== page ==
Articles | Volume 19, issue 6
Research article
20 Jun 2023
Research article |  | 20 Jun 2023

Effects of ozone levels on climate through Earth history

Russell Deitrick and Colin Goldblatt


Interactive discussion

Status: closed

Comment types: AC – author | RC – referee | CC – community | EC – editor | CEC – chief editor | : Report abuse
  • RC1: 'Comment on egusphere-2022-1158', Jim Kasting, 15 Nov 2022
    • AC2: 'Reply on RC1', Russell Deitrick, 06 Apr 2023
  • RC2: 'Comment on egusphere-2022-1158', Anonymous Referee #2, 10 Mar 2023
    • AC3: 'Reply on RC2', Russell Deitrick, 06 Apr 2023
  • AC1: 'Comment on egusphere-2022-1158', Russell Deitrick, 06 Apr 2023
  • EC1: 'Comment on egusphere-2022-1158', Yves Godderis, 28 Apr 2023

Peer review completion

AR: Author's response | RR: Referee report | ED: Editor decision | EF: Editorial file upload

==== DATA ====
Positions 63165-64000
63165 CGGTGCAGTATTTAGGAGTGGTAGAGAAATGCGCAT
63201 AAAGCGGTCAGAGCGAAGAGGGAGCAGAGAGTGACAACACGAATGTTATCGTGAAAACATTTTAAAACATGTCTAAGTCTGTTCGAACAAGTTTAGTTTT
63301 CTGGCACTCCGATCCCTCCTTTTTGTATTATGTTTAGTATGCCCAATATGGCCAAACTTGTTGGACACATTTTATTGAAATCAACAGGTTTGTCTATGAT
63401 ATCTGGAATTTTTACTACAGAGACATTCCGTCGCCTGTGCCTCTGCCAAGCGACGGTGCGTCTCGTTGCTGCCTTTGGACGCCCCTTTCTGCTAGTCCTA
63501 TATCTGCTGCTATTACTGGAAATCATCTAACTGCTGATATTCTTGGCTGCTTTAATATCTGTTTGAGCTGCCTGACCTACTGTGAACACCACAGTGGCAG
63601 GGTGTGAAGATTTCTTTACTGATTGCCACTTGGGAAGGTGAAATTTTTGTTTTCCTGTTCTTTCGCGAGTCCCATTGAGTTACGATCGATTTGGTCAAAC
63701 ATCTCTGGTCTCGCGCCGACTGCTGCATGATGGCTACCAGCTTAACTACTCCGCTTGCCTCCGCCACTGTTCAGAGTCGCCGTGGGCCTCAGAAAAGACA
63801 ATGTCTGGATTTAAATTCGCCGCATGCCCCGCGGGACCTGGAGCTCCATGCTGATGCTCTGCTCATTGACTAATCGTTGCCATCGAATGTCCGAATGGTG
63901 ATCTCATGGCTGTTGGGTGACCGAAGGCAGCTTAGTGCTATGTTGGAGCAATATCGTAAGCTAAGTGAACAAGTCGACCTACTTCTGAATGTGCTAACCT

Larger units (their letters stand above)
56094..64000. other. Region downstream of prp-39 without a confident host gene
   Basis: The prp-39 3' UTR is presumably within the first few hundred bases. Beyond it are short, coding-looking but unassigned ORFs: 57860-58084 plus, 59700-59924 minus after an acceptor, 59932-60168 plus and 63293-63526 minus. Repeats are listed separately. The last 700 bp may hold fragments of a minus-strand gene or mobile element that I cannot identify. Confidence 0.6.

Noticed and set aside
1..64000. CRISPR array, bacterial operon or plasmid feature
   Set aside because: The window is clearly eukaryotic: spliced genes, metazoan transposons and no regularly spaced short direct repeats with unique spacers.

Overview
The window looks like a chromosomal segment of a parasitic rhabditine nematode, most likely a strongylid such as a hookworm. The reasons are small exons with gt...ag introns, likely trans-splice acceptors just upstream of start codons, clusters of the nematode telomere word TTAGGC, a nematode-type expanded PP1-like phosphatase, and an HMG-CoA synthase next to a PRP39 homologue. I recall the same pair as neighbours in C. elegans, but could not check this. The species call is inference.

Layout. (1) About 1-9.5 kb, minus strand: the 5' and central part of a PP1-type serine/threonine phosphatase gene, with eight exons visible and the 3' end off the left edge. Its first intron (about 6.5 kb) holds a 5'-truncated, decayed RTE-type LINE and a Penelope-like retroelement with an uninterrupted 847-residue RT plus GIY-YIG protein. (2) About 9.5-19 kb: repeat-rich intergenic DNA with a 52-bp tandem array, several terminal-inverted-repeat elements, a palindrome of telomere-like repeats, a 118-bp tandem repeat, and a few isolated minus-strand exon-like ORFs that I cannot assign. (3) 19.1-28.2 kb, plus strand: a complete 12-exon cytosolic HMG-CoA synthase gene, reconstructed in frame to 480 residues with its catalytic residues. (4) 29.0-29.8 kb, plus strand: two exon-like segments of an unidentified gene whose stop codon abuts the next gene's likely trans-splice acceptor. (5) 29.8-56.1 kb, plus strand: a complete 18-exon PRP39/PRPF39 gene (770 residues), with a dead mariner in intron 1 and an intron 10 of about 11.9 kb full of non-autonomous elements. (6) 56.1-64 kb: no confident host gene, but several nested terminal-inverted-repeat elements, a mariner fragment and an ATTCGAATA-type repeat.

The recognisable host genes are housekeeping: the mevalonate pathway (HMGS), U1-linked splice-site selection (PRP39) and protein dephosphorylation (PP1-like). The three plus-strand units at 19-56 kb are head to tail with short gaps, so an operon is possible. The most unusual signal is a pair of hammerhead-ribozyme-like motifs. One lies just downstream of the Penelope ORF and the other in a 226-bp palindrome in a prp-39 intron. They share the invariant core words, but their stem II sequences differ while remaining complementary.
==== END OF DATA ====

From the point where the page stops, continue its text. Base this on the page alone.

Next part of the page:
ED: Publish as is (16 May 2023) by Yves Godderis
AR by Russell Deitrick on behalf of the Authors (18 May 2023)  Author's response   Manuscript 

Post-review adjustments

AA: Author's adjustment | EA: Editor approval
AA by Russell Deitrick on behalf of the Authors (15 Jun 2023)   Author's adjustment   Manuscript
EA: Adjustments approved (16 Jun 2023) by Yves Godderis
Short summary
Prior to 2.5 billion years ago, ozone was present in our atmosphere only in trace amounts. To understand how climate has changed in response to ozone build-up, we have run 3-D climate simulations with different amounts of ozone. We find that Earth's surface is about 3 to 4 °C degrees cooler with low ozone. This is caused by cooling of the upper atmosphere, where ozone is a warming agent. Its removal causes the upper atmosphere to become drier, weakening the greenhouse warming by water vapor.